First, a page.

Record alums talk cartooning beyond Yale

Past and current contributors to The Yale Record came together at a panel on Saturday afternoon to examine the humor publication’s historical and current role in American cartooning and design.

The panel was hosted by The Record as part of its “140 Years of Yale Cartoons” exhibit, which opened Feb. 14 in the Timothy Dwight Art Gallery. During the discussion, three former staff members spoke about how they have translated their artistic work with Yale’s humor magazine into careers in cartooning, art and graphic design. The exhibit, which displays cartoons dating back to the publication’s 1872 founding, is part of a greater effort to increase the cohesiveness of The Record’s community while highlighting Yale’s significant role in America’s archives of illustrative humor, said David Kemper ’13, the Record’s outgoing chairman.

The panel’s participants noted that Yale has and will continue to influence the world of graphic design and illustration. The event featured three presentations by former Record staffers Donald Watson ’59 ARC ’69, Karin Fong ’93 and Robert Grossman ’61.

Watson, a curator for the exhibit and a former School of Architecture professor, presented first, inciting audience laughter with slides of old Record cartoons and describing the career trajectory of each featured artist. After Yale many of these artists continued onto notable careers in cartooning or illustrating, Watson said, including Pulitzer Prize-winning Doonesbury cartoonist Garry Trudeau ’70 ART ’73, a former editor in chief of The Record. According to Watson, Trudeau began to develop the illustration style he would employ in Doonesbury during his time working on The Record.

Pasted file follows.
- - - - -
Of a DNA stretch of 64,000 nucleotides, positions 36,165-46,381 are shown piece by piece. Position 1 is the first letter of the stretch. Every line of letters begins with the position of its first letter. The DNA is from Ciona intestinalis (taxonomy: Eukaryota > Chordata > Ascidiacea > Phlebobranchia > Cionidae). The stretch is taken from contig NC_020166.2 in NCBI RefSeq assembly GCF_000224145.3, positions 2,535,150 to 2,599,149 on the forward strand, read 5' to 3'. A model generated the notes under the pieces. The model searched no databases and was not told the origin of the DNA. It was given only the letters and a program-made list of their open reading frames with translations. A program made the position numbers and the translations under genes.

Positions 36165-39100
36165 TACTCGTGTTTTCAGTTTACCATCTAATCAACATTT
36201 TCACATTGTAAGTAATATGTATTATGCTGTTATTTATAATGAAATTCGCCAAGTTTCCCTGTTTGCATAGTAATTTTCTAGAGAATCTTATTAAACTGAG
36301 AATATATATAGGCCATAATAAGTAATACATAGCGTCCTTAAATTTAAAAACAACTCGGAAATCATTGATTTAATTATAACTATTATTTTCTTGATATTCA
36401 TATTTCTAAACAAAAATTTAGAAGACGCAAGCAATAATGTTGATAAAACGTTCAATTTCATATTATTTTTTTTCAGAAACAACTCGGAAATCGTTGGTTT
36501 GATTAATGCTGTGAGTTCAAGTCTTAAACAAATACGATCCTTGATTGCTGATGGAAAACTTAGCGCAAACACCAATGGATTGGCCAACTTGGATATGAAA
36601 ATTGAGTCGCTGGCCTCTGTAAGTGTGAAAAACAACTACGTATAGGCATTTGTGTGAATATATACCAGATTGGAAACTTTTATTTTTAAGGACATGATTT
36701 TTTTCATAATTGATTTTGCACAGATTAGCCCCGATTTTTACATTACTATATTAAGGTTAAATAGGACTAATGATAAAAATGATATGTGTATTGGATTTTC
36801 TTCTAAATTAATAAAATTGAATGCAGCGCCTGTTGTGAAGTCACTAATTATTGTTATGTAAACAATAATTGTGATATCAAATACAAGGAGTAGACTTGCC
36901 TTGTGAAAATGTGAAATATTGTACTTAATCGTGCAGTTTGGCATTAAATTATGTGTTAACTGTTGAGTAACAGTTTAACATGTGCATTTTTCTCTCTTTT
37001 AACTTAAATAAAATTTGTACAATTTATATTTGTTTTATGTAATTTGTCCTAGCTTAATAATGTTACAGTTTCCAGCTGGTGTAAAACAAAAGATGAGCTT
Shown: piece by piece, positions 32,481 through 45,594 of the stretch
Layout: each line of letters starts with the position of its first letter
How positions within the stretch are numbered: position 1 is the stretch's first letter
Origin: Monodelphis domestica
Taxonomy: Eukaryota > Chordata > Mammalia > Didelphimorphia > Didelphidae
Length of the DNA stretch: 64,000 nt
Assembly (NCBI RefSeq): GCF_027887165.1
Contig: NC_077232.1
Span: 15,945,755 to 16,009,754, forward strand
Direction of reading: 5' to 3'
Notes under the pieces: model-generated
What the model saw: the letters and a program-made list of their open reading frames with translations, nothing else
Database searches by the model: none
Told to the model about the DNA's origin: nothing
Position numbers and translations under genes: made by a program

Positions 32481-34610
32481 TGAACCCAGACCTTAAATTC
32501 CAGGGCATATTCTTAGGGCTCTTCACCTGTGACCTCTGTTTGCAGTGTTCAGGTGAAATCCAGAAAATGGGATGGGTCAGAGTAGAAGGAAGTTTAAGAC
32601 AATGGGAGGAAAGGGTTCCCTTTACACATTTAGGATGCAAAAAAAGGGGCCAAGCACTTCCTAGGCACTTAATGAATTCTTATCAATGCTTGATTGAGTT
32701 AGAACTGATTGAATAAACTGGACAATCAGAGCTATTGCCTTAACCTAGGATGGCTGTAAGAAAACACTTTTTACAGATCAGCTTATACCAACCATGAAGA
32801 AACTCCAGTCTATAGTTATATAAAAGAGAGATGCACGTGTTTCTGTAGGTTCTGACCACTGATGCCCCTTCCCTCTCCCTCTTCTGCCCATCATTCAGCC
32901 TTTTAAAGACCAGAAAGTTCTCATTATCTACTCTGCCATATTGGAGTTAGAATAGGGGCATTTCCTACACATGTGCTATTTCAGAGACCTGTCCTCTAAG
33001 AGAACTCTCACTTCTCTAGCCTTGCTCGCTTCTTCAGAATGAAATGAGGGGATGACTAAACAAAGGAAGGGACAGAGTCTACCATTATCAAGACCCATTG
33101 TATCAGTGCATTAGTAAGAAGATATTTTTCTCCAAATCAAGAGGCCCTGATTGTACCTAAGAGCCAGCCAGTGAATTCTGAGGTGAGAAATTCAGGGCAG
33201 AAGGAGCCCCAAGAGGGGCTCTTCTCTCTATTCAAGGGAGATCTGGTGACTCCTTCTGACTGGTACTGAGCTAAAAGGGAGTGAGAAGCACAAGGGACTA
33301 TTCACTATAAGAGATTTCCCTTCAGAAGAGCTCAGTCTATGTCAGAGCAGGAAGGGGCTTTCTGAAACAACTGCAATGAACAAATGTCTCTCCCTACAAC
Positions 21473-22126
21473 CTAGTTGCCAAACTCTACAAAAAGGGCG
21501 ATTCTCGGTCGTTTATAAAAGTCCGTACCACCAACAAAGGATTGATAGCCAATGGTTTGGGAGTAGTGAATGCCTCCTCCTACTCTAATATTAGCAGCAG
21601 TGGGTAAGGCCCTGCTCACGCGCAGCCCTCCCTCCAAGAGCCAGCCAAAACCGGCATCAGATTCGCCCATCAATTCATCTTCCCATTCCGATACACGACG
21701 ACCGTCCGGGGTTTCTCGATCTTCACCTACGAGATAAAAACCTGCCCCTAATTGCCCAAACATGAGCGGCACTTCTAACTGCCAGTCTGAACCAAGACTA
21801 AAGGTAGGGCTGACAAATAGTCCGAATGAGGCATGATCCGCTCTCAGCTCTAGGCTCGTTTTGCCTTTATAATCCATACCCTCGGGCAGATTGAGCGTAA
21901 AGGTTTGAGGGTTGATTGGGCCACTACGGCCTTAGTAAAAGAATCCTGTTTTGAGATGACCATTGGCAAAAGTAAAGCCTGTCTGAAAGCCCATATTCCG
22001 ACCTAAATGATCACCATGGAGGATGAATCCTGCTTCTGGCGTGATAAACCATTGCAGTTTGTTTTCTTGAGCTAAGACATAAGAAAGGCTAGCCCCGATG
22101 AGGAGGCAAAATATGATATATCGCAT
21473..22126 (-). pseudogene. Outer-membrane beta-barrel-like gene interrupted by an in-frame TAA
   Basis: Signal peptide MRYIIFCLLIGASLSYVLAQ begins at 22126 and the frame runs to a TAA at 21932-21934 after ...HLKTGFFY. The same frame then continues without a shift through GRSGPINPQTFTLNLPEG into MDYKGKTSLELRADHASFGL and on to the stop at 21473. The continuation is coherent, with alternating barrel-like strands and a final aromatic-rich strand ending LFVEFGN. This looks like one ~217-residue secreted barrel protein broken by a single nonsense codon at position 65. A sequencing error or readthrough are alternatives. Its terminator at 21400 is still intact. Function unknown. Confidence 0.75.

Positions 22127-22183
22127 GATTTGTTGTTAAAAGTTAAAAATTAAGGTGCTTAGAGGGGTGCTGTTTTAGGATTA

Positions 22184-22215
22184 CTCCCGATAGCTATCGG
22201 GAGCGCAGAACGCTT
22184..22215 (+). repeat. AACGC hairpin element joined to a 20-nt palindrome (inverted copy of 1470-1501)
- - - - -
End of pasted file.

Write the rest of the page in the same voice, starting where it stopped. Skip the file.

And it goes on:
In a presentation titled “Six Things I Learned at The Yale Record,” Fong presented a montage of film titles and commercials she helped create upon graduating, including the opening titles for “The Pink Panther II” and “Boardwalk Empire”. Fong, a former graphic advisor at The Record, said the multi-faceted nature of working at the humor magazine, for which staffers in her time designed, drew and wrote in order to make deadline, translated well to professional life.

Fong said that working at a humor publication taught her how to pay homage to earlier works, whether through parody or modification: For a Target commercial featuring singer Christina Aguilera she co-directed, Fong said she took artistic inspiration from the iconic pop artist Roy Lichtenstein. She added that her experience as The Record’s graphic advisor allowed her to be true to what she wanted to do.

“One of the things I remember was how The Record was this playground for our ideas,” Fong said. “Everyone could come to the table with many types of humor. That’s the beauty of the whole thing.”

Artist Robert Grossman ’61 concluded with a slideshow of his political drawings for publications including Rolling Stone, The New Yorker and The National Lampoon. Grossman shared anecdotes about publishing follies and offended readers, including a story from the 2008 presidential election in which he was asked by an editor to modify a caricature of John McCain that was to appear on the cover of Rolling Stone. Grossman was told to remove his overly sexualized rendering of Sarah Palin from the drawing — the editor, Grossman said, feared that readers would see the cartoon and feel inclined to vote for Palin because of her exaggerated attractiveness.

Spencer Katz ’13, who draws cartoons for campus publications including the News, the Yale Scientific Magazine and The Record, said he appreciated hearing from alumni who continued their creative work beyond their time at The Record.

“[Cartooning] is more of a hobby,” Katz said. “I never really considered it as a career, so it was cool to be exposed to people who chose it as a path and made a career out of it.”

The idea for “140 Years of Yale Cartoons” began in 2011 when a group of Record staff members including Kemper began to catalogue cartoons from the magazine’s old issues. Watson and Kemper said they hope this exhibit will become part of a larger 140th year anniversary celebration of The Record this fall.

The exhibition will run in the Timothy Dwight Art Gallery until March 22.

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